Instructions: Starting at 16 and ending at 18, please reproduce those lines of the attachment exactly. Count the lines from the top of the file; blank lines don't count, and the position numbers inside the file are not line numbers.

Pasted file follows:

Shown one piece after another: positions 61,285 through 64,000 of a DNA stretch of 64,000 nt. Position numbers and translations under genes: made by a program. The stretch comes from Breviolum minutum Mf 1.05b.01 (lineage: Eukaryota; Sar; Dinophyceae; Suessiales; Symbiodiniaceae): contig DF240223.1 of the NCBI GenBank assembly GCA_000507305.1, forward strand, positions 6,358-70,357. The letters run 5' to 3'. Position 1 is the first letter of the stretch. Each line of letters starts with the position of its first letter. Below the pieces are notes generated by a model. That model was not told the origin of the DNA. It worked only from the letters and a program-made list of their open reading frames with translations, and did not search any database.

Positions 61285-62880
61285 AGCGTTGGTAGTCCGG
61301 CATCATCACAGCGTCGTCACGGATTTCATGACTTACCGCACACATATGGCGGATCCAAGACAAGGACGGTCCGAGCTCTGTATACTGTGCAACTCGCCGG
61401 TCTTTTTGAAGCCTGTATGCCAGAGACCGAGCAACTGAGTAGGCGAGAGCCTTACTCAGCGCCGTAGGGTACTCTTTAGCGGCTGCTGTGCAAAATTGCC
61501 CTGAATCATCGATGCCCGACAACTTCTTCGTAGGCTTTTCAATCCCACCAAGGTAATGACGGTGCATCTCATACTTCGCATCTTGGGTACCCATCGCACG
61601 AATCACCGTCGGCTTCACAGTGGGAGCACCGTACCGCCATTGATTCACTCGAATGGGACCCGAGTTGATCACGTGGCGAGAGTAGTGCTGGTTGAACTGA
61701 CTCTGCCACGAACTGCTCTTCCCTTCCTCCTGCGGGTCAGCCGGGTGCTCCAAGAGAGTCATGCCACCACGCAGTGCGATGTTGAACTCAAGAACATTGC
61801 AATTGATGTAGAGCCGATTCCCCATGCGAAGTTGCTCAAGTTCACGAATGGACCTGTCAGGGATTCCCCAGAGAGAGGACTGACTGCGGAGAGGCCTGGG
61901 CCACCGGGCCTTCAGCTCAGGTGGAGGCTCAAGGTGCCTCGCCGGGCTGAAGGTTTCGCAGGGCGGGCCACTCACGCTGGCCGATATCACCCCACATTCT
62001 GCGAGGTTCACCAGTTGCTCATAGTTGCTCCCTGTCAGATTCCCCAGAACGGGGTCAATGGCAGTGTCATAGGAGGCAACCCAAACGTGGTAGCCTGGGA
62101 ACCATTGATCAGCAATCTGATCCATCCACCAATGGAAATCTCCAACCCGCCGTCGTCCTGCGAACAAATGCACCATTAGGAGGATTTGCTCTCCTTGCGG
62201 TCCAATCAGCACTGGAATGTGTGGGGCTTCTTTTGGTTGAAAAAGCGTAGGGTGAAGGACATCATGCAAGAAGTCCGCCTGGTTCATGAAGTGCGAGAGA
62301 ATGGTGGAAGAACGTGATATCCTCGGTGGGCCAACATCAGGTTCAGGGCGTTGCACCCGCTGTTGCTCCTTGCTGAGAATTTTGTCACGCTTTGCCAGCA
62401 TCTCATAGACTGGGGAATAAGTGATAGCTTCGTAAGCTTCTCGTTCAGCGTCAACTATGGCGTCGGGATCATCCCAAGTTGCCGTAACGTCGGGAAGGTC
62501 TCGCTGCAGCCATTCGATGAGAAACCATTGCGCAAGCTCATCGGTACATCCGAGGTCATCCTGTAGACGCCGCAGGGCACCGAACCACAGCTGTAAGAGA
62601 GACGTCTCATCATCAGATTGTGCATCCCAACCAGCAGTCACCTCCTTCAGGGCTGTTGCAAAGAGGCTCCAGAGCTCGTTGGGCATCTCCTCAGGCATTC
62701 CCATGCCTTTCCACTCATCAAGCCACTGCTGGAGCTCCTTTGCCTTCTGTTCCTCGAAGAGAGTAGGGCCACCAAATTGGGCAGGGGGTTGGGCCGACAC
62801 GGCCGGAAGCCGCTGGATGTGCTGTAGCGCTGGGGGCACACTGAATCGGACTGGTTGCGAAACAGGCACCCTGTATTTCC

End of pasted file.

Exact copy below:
62501 TCGCTGCAGCCATTCGATGAGAAACCATTGCGCAAGCTCATCGGTACATCCGAGGTCATCCTGTAGACGCCGCAGGGCACCGAACCACAGCTGTAAGAGA
62601 GACGTCTCATCATCAGATTGTGCATCCCAACCAGCAGTCACCTCCTTCAGGGCTGTTGCAAAGAGGCTCCAGAGCTCGTTGGGCATCTCCTCAGGCATTC
62701 CCATGCCTTTCCACTCATCAAGCCACTGCTGGAGCTCCTTTGCCTTCTGTTCCTCGAAGAGAGTAGGGCCACCAAATTGGGCAGGGGGTTGGGCCGACAC